Virtual Campus, Real Gain

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The education sector in India is set to grow from $28 billion in 2010 to $47 billion by 2017, and analysts believe that providing education virtually—through virtual classrooms and campuses—will be a key element of that growth.

Given the vast geographic spread of India and the shortage of teachers and instructors, the government is planning to take the virtual route to make quality education available in remote areas. This also fits in with the government’s objective of including the masses in the overall economic progress of the country. There’s a strong element of public-private partnership as well. For instance, University18, a non-profit organization, is working with many leading universities in Karnataka for developing accredited degree and diploma programs and delivering them to students across the state.

Recently, the Indian government proposed setting up the India-Africa Virtual University which will provide scholarships to 10,000 African students to enroll for virtual courses imparted by leading Indian institutions.

These developments imply that there are significant opportunities for IT vendors and solution providers focused on the education sector.

“To meet its objective of social inclusion and bridging the economic divide, the government will have to rely on virtual technologies. The Indian private sector will have to be a part of this agenda,” says Shridhar Shukla, Managing Director, GS Labs, provider of KPoint, a virtual education platform.

The opportunities
The opportunities in setting up virtual campuses or classrooms lie across technology integration, hardware and software. These will involve vendors and partners extending the reach of existing data centers; setting up clouds; providing hardware such as networking equipment, server and storage boxes, LCD screens, projectors, video conferencing systems, interactive white boards, touch panels and HD cameras; and fulfilling content needs through a Learning Management System (LMS) or other software components.

Networking major Cisco is driving a project that aims to bring high-quality education well within the reach of students in Chhindwara (in Madhya Pradesh) by connecting them with teachers located elsewhere in India. In another of its initiatives, Cisco’s WebEx collaboration tool is being used by the Shankar Mahadevan Academy to impart music lessons to students across the globe.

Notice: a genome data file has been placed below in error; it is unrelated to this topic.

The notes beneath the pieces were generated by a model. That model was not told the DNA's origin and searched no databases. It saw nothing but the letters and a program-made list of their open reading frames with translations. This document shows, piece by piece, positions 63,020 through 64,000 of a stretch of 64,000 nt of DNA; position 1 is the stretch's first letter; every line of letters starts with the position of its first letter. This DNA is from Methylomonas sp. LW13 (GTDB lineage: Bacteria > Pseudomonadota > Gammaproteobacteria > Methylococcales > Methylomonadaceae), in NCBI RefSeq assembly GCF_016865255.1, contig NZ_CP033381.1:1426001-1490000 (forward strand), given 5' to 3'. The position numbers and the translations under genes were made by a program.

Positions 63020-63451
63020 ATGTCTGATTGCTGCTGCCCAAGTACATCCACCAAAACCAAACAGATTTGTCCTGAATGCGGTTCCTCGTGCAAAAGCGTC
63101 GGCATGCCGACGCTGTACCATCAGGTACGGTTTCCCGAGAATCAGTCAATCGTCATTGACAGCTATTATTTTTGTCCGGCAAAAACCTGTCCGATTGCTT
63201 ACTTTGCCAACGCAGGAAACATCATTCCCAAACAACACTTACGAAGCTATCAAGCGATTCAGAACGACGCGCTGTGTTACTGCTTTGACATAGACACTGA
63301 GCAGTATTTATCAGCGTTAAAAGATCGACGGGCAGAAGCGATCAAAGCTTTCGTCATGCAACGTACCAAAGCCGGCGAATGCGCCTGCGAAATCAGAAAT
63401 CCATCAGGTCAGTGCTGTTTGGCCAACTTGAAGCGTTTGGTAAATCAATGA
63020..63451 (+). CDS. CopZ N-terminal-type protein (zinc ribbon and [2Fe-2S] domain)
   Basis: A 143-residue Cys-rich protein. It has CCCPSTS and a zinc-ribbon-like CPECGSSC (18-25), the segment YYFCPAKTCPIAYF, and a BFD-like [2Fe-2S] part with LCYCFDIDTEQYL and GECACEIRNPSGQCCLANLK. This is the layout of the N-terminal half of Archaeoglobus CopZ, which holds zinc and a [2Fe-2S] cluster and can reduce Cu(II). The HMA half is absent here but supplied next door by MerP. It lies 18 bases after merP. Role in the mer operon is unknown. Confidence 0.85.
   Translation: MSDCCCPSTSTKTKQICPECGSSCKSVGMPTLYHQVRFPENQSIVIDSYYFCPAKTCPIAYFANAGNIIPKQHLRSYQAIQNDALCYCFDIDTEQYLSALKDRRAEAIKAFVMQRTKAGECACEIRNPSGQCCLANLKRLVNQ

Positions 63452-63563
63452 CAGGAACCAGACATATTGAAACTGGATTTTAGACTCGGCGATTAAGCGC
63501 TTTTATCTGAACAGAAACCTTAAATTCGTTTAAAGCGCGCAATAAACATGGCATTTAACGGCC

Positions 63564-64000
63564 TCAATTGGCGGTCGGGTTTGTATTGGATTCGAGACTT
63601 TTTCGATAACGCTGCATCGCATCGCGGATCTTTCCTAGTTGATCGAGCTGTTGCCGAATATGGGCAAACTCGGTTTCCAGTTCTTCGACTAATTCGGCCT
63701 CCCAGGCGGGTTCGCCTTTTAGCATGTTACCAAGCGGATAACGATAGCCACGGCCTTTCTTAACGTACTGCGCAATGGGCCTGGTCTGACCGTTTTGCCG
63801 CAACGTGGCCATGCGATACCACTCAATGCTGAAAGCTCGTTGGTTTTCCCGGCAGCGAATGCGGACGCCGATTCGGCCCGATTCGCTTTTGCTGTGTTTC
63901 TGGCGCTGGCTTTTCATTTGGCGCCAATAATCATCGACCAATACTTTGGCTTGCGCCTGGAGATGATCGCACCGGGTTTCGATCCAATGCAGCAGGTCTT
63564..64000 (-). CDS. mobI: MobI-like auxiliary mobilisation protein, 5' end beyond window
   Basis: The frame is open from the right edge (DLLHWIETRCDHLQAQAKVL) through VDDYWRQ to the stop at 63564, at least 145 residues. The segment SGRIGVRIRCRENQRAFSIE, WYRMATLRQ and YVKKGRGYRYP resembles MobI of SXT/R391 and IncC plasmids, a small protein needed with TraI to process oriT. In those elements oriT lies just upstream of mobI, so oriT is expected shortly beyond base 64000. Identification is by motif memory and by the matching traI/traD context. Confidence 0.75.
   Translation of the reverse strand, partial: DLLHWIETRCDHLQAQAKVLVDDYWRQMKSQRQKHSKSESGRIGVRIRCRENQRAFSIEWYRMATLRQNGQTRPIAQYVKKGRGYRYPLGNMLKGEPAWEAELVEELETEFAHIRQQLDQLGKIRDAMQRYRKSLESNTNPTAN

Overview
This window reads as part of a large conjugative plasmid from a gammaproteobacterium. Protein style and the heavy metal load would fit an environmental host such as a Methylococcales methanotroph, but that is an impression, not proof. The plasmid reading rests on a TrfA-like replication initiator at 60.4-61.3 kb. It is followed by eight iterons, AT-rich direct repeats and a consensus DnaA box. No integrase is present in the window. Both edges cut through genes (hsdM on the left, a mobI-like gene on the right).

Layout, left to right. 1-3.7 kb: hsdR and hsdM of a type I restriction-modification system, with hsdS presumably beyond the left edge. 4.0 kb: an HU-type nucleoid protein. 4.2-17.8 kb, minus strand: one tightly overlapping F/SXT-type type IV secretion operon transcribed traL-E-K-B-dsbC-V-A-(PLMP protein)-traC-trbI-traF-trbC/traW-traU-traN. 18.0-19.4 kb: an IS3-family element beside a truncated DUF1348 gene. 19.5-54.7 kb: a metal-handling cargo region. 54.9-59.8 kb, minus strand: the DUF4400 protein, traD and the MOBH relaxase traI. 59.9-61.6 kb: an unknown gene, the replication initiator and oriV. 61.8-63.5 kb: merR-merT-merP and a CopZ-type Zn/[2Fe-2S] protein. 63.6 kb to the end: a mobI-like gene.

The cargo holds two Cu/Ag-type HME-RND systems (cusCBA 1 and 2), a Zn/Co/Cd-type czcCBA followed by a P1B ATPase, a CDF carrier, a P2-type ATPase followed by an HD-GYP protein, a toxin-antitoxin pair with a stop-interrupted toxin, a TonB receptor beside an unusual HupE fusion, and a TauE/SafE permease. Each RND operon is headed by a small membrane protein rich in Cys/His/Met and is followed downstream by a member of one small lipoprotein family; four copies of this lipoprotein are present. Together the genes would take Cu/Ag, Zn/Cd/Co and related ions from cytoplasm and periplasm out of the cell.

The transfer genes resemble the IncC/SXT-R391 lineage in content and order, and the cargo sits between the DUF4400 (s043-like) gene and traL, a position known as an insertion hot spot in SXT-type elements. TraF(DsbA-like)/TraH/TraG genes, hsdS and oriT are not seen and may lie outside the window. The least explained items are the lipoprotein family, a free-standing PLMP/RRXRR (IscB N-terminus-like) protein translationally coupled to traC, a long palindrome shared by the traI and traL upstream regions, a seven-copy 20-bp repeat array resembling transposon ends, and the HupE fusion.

Epson, which has deployed its interactive projector EB 455wi in many virtual campus projects, is also partnering with other players in the market. “We have tied up with Tata Interactive Systems for their virtual classroom projects. We have also tied up with big SIs to reach out to customers with our projectors,” says Harish AK, Senior Business Manager, Epson.

Business Octane is another company targeting the virtual education market with its TeleAllpresence collaboration suite. “The most important advantage of our product is that the trainer can see students in each of the locations and can interact with all of them,” says Sanjay Bansal, founder and Managing Director, Business Octane. Among the company’s customers are L&T and the Indian Institute of Tropical Meteorology.

Partners too are making the most of the virtual campus boom. Says Sandeep Vahi, Director, Compton Computers, Delhi, “We are seeing many universities in the north set up virtual campuses to expand their reach to other parts of the country and even globally as a way of expanding their business and bringing in revenue growth. This has provided us immense business opportunities over the past two years.”

Sharing details of a private cloud infrastructure Compton recently developed for the Rohtak, Haryana-based Maharshi Dayanand University, Vahi says, “The Rs5 crore project is complete and the university is doing the final testing to launch its virtual campus which will be available to students globally over the next couple of months.” Compton has undertaken similar data center projects to support virtual campuses, including one for Agrasen Engineering College and another for BITS Pilani—each worth Rs2.5 crore.

Another solution provider bullish on the education sector is Patna-based Graphic Trades, which recently did a virtual classroom project for Sainik School.

Partners however feel that virtual campus opportunities would be more beneficial for them if they provide end-to-end solutions rather than just selling hardware and software. “Customers look at partners as end-to-end solution providers and they would prefer an entire package of services right from the installation of hardware, storage and servers to the provisioning of LMS and video conferencing and even down to the interiors,” says Ajay Maitin, CEO, Graphic Trades.

“Partners have to prepare themselves for such projects as the future is in virtual classrooms. It would be advisable for them to provide end-to-end solutions but they can also specialize in data centers, video conferencing or security solutions,” says Vahi.

Indeed, as more universities realize the benefits of virtual campuses and as broadband connectivity in India improves, there will be even more opportunities for different players in the market.


source : crn
 
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